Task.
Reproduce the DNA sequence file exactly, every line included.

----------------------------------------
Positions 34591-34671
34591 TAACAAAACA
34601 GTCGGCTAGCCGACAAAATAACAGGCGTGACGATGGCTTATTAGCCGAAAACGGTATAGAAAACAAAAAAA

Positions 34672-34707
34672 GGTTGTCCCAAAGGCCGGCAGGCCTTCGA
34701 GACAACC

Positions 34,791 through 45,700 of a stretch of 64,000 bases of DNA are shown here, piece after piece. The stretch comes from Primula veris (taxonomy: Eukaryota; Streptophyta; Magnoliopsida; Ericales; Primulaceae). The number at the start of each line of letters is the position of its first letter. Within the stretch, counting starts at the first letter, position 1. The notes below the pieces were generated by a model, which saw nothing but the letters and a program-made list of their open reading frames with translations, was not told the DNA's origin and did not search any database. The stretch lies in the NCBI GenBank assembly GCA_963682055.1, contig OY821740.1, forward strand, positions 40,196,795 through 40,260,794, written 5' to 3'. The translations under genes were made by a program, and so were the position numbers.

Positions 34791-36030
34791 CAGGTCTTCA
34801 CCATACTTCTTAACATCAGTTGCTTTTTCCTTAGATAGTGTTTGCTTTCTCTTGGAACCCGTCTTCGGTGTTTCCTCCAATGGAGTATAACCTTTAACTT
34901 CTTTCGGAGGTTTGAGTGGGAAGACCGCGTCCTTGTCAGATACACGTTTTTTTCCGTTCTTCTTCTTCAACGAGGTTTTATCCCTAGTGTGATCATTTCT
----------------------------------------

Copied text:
Positions 34591-34671
34591 TAACAAAACA
34601 GTCGGCTAGCCGACAAAATAACAGGCGTGACGATGGCTTATTAGCCGAAAACGGTATAGAAAACAAAAAAA

Positions 34672-34707
34672 GGTTGTCCCAAAGGCCGGCAGGCCTTCGA
34701 GACAACC

Positions 34,791 through 45,700 of a stretch of 64,000 bases of DNA are shown here, piece after piece. The stretch comes from Primula veris (taxonomy: Eukaryota; Streptophyta; Magnoliopsida; Ericales; Primulaceae). The number at the start of each line of letters is the position of its first letter. Within the stretch, counting starts at the first letter, position 1. The notes below the pieces were generated by a model, which saw nothing but the letters and a program-made list of their open reading frames with translations, was not told the DNA's origin and did not search any database. The stretch lies in the NCBI GenBank assembly GCA_963682055.1, contig OY821740.1, forward strand, positions 40,196,795 through 40,260,794, written 5' to 3'. The translations under genes were made by a program, and so were the position numbers.

Positions 34791-36030
34791 CAGGTCTTCA
34801 CCATACTTCTTAACATCAGTTGCTTTTTCCTTAGATAGTGTTTGCTTTCTCTTGGAACCCGTCTTCGGTGTTTCCTCCAATGGAGTATAACCTTTAACTT
34901 CTTTCGGAGGTTTGAGTGGGAAGACCGCGTCCTTGTCAGATACACGTTTTTTTCCGTTCTTCTTCTTCAACGAGGTTTTATCCCTAGTGTGATCATTTCT